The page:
IDEAS home Printed from
MyIDEAS: Log in (now much improved!) to save this article

Cultural Adaptation of Websites: A Comparative Study of Portuguese and Dutch Websites

Listed author(s):
  • J. Freitas SANTOS


    (Polytechnic of Porto, Portugal)

  • Bahareh BIDI


    (Polytechnic of Porto, Portugal)

Registered author(s):

    In a globalized world cultural adaptation has become a vital strategy for companies that desire to succeed beyond borders. However, adapt a website is not only to translate the local content of a website to the native language. The content analysis methodology was used to study a sample of Portuguese and Dutch websites collected from the “list of Fortune 500 companies and their websites”. The objective was to evaluate the extent of cultural adaptation of websites to Portuguese and Dutch based on Hofstede and Hall frameworks. The results showed that only the masculinity/femininity dimension were supported meaning that the websites were culturally adapted for both Portuguese and Dutch websites. The high/low-context culture hypothesis, although statistical significant, show that only the Dutch websites were culturally adapted. The collectivistic/individualistic dimension, although statistical significant, showed that only Dutch websites has been culturally adapted. The hypotheses H2 and H3 are both not statistical significant.

    If you experience problems downloading a file, check if you have the proper application to view it first. In case of further problems read the IDEAS help page. Note that these files are not on the IDEAS site. Please be patient as the files may be large.

    File URL:
    Download Restriction: no

    Article provided by Faculty of Management, Academy of Economic Studies, Bucharest, Romania in its journal REVIEW OF INTERNATIONAL COMPARATIVE MANAGEMENT.

    Volume (Year): 17 (2016)
    Issue (Month): 2 (May)
    Pages: 94-107

    in new window

    Handle: RePEc:rom:rmcimn:v:17:y:2016:i:2:p:94-107
    Contact details of provider: Postal:

    Phone: 0040-01-2112650
    Fax: 0040-01-3129549
    Web page:

    More information through EDIRC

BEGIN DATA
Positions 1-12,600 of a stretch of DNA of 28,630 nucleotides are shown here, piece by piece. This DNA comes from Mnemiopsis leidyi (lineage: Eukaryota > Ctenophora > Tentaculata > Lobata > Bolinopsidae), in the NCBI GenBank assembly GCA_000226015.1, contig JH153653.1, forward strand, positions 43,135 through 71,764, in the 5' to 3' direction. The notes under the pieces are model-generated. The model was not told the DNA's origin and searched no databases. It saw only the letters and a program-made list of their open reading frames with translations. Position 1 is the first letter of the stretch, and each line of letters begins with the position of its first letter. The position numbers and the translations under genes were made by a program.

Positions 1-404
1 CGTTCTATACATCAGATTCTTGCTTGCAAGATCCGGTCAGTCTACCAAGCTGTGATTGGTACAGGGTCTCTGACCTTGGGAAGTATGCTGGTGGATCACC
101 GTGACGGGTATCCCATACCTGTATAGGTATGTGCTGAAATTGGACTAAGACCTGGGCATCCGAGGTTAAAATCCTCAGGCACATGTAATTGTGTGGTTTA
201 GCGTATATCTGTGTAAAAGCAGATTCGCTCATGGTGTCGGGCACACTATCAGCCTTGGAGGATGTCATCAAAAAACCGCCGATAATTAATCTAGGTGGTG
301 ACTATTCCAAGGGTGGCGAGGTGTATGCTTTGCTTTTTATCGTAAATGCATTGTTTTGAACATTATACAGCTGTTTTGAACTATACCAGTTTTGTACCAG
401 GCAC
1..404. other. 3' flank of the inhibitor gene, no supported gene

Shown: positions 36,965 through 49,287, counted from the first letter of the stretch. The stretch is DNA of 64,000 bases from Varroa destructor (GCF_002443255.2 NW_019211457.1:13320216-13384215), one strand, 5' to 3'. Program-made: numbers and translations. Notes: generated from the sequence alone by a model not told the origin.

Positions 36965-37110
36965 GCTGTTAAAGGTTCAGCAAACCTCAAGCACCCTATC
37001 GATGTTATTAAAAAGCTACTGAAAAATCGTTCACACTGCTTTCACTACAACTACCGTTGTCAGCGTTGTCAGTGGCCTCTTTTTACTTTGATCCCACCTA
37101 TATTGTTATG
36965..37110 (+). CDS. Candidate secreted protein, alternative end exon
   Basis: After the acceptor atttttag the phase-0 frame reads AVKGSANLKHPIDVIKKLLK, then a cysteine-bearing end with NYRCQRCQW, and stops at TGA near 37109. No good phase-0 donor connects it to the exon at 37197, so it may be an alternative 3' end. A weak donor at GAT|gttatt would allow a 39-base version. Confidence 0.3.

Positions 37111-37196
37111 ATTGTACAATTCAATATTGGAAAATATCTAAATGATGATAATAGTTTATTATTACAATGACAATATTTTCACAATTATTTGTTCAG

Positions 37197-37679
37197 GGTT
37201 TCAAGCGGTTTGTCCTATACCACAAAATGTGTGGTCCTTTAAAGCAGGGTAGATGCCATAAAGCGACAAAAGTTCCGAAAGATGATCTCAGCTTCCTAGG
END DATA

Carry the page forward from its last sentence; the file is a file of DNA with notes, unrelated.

References listed on IDEAS
    Please report citation or reference errors to , or , if you are the registered author of the cited work, log in to your RePEc Author Service profile, click on "citations" and make appropriate adjustments.:

    in new window

    1. Singh, Nitish & Matsuo, Hisako, 2004. "Measuring cultural adaptation on the Web: a content analytic study of U.S. and Japanese Web sites," Journal of Business Research, Elsevier, vol. 57(8), pages 864-872, August.
    Full references (including those not matched with items on IDEAS)

    This item is not listed on Wikipedia, on a reading list or among the top items on IDEAS.

    When requesting a correction, please mention this item's handle: RePEc:rom:rmcimn:v:17:y:2016:i:2:p:94-107. See general information about how to correct material in RePEc.

    For technical questions regarding this item, or to correct its authors, title, abstract, bibliographic or download information, contact: (Marian Nastase)

    If you have authored this item and are not yet registered with RePEc, we encourage you to do it here. This allows to link your profile to this item. It also allows you to accept potential citations to this item that we are uncertain about.

    If references are entirely missing, you can add them using this form.

    If the full references list an item that is present in RePEc, but the system did not link to it, you can help with this form.

    If you know of missing items citing this one, you can help us creating those links by adding the relevant references in the same way as above, for each refering item. If you are a registered author of this item, you may also want to check the "citations" tab in your profile, as there may be some citations waiting for confirmation.

    Please note that corrections may take a couple of weeks to filter through the various RePEc services.

    This information is provided to you by IDEAS at the Research Division of the Federal Reserve Bank of St. Louis using RePEc data.